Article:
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wdabbsFlag for Afghanistan

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Is it truly dangerous to re-enable the Windows Messenger Service that is turned off by Win XP SP-2?

I know how to enable the service for our network, but I want to know if it's still "dangerous" from a security perspective. We're on a LAN protected by hardware firewalls and we only want to use the service internally for those times when someone's IM program of choice is not logged in or out of commission at the moment. It's times like those when "NET SEND" comes in handy. However, I have to remotely manage the target's services, enable the service on both machines, use the service, then disable the service on both machines. WAY too many steps. I'd like to keep the service turned on permanently but don't want to do it if it's a security risk. Most of the articles I find about the issue were written back in 2003 about an exploit that made a news splash. Is it really a vulnerability on a secured LAN in the year 2008 with updated machines?
VulnerabilitiesWindows Networking

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Just blocks popups.  the problem is that any button from closing the popup to pressing any buttons can be a way to install a hidden.exe  ...i.e.  a virus.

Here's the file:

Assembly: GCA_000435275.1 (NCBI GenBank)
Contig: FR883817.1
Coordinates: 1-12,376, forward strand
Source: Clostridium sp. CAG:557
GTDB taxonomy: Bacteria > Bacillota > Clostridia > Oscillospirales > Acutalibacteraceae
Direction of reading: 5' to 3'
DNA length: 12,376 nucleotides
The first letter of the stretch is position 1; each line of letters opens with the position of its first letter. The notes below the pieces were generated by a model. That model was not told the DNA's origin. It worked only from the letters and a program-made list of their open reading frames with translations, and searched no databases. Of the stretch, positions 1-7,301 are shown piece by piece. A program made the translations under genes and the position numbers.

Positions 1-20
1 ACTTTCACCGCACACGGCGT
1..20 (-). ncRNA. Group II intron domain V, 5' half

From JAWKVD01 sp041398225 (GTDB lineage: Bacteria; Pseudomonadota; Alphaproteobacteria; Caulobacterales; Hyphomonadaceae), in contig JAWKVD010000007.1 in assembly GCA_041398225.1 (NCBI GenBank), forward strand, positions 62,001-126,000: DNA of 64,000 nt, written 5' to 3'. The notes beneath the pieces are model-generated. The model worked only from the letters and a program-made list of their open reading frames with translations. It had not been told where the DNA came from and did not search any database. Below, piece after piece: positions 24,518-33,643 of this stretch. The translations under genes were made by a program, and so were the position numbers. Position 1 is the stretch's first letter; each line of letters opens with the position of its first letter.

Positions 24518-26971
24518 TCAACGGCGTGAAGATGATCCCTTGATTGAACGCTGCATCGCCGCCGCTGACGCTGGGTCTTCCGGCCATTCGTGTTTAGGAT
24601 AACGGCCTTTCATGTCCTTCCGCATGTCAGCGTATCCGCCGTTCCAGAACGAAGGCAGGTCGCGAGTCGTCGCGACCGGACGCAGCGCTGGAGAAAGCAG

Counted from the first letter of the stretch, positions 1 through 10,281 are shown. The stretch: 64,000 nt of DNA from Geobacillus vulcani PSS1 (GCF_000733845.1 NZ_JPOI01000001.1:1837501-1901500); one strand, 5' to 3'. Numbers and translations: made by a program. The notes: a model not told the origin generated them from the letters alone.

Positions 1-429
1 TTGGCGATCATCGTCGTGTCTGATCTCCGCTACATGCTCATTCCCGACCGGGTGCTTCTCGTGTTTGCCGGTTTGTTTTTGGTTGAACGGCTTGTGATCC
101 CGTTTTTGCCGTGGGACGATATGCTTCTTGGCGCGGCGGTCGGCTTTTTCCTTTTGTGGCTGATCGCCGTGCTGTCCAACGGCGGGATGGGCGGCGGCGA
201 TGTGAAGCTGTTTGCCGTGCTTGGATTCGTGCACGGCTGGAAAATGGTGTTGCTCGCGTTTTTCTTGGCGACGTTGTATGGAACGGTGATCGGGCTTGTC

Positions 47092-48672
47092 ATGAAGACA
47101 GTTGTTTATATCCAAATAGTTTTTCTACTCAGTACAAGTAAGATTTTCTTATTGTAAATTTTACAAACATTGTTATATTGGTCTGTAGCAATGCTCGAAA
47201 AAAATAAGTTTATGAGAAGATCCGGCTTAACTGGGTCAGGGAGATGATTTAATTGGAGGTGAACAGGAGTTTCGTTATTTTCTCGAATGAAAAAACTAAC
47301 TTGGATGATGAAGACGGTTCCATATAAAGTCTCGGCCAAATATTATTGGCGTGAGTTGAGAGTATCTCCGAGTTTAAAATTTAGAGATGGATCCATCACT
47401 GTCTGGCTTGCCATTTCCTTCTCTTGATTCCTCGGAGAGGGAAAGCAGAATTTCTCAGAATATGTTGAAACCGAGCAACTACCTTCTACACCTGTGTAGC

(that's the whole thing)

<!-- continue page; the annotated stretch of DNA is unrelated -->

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One more serious thing to recognize is that if someone sends a popup through send, they have basically found a way to infiltrate your  system if they a good hackers without the use of a virus.
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Rob Williams
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It is a known security risk and highly recommended it be disabled. So much so that Vista has removed it completely from the O/S. It can be used to spread malware throughout your LAN.
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That's what I was looking for. Thanks.
Windows Networking
Windows Networking

The Windows operating systems have distinct methodologies for designing and implementing networks, and have specific systems to accomplish various networking processes, such as Exchange for email, Sharepoint for shared files and programs, and IIS for delivery of web pages. Microsoft also produces server technologies for networked database use, security and virtualization.

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